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" The Sanskrit language, whatever be its antiquity, is of a wonderful structure; more perfect than the Greek, more copious than the Latin, and more exquisitely refined than either, yet bearing to both of them a stronger affinity, both in the roots of verbs... "
The poems of Ossian, in the orig. Gaelic, with a tr. into Lat. by R ... - Page 408
by Ossian - 1807
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What Ten Young Men Did

Daṇḍin, Dandin - Fiction - 2005 - 651 pages
...philologist WILLIAM JONES, already in 1786, eulogized the "wonderful structure" of the Sanskrit language as "more perfect than the Greek, more copious than the Latin, and more exquisitely ref1ned than either." Dandin's writing is a case in point. Nevertheless, our novel stands apart from...
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Sir William Jones, 1746-94: A Commemoration

William Jones - Biography & Autobiography - 2006 - 169 pages
...the most cited passage of his writings, from his 'Discourse on the Hindus'. 10 I quote it yet again: The Sanscrit language, whatever be its antiquity,...exquisitely refined than either, yet bearing to both of them a stronger affinity, both in the roots of verbs and in the forms of grammar, than could possibly...
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Aryan Idols: Indo-European Mythology as Ideology and Science

Stefan Arvidsson - History - 2006 - 354 pages
...their language, culture, and religion. The locus classicus in "Oriental" Jones's lecture is as follows: The Sanscrit language, whatever be its antiquity,...exquisitely refined than either, yet bearing to both of them a stronger affinity, both in the roots of verbs and in the form of grammar, than could possibly...
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Urdu/Hindi: An Artificial Divide: African Heritage, Mesopotamian Roots ...

Abdul Jamil Khan - Foreign Language Study - 2006 - 400 pages
...that the Sanscrit was introduced into it, by conquerors from other kingdoms in some very remote age. The Sanscrit language, whatever be its antiquity,...exquisitely refined than either; yet bearing to both of them a stronger affinity, both in the roots of verbs, and in the form of grammar, than could possibly...
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HistÚria de la Llengua Anglesa I

2006 - 112 pages
...RL 1994. Language Change. London and New York: Routiedge. 12 2. LANGUAGE RELATIONSHIPS "The Sanskrit language, whatever be its antiquity, is of a wonderful...exquisitely refined than either, yet bearing to both of Ihem a stronger affinity, both in the roots of verbs and in the forms of grammar, than could possibly...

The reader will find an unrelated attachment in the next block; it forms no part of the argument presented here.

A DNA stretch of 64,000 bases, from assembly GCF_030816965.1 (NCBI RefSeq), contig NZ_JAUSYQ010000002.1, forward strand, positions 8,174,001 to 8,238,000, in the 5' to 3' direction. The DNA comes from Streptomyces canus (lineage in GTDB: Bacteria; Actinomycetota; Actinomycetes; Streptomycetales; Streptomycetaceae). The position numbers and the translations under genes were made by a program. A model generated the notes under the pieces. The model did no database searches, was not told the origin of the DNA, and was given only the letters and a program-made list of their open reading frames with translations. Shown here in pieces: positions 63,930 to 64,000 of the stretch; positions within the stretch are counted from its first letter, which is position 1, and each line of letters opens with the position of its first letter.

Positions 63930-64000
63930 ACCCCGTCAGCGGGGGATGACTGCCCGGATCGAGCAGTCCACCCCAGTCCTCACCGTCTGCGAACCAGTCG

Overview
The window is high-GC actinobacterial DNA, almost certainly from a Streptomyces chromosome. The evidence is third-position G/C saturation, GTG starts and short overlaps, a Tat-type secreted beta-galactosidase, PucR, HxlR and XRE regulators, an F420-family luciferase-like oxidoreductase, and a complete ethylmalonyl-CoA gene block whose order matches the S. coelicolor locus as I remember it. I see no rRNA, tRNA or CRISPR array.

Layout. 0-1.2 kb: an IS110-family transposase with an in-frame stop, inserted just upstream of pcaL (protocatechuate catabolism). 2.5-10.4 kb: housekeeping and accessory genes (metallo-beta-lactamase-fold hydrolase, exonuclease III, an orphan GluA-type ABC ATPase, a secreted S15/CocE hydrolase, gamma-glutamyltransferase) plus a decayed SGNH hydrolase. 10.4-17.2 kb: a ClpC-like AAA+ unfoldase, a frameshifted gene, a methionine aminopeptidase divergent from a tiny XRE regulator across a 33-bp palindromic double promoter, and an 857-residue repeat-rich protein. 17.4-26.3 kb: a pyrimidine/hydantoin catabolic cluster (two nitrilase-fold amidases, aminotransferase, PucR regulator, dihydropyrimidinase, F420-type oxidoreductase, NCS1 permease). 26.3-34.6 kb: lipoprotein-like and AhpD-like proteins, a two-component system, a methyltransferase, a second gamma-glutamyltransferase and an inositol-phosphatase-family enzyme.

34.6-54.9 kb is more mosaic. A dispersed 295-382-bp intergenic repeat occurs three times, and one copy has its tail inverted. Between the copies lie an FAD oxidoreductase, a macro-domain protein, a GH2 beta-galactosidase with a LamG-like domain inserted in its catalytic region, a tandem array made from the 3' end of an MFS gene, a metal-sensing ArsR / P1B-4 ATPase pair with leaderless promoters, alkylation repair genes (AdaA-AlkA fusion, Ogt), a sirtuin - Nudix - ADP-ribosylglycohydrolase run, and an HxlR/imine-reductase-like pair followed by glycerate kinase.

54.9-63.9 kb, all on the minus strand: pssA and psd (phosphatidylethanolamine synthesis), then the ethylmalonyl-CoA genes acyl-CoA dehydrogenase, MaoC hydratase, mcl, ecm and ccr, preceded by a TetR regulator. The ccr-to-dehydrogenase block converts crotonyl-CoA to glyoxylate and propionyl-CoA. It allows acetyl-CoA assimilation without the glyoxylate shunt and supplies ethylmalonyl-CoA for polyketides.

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Bonewits's Essential Guide to Druidism

Isaac Bonewits - Religion - 2006 - 329 pages
...he already spoke, gave a speech to the Asiatic Society in Calcutta, in which he said: The Sanskrit language, whatever be its antiquity, is of a wonderful...exquisitely refined than either, yet bearing to both of them a stronger affinity, both in the roots of verbs and in the forms of grammar, than could possibly...
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The Yoga of Sound: Tapping the Hidden Power of Music and Chant

Russill Paul - Health & Fitness - 2010 - 336 pages
...heritage and connect us to each other through an intimate resonance of sacred sound. "The Sanskrit language, whatever be its antiquity, is of a wonderful...exquisitely refined than either, yet bearing to both of them a stronger affinity, both in the roots of verbs and in the forms of grammar, than could possibly...
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The Yale Book of Quotations

Fred R. Shapiro, Associate Librarian and Lecturer in Legal Research Fred R Shapiro - Reference - 2006 - 1067 pages
...1746-1794 1 The law is a jealous science. Letter to Mr. Howard, 4 Oct. 1774 See Story 1 2 The Sanskrit of them a stronger affinity, both in the roots of verbs, and in the forms of grammar, than could possibly...
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The Study of Language

George Yule - Language Arts & Disciplines - 2006 - 273 pages
...Jones made the following observation about Sanskrit, the ancient language of Indian law. The Sanskrit language, whatever be its antiquity, is of a wonderful...exquisitely refined than either, yet bearing to both of them a stronger affinity, both in the roots of verbs and in the forms of grammar, than could possibly...
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The Infinite Gift: How Children Learn and Unlearn the Languages of the World

Charles Yang - Language Arts & Disciplines - 2006 - 289 pages
...expert on the Sanskrit language, made a remarkable observation: The Sanskrit language, whatever may be its antiquity, is of a wonderful structure; more...exquisitely refined than either, yet bearing to both of them a stronger affinity, both in the roots of verbs and in the forms of grammar, than could possibly...
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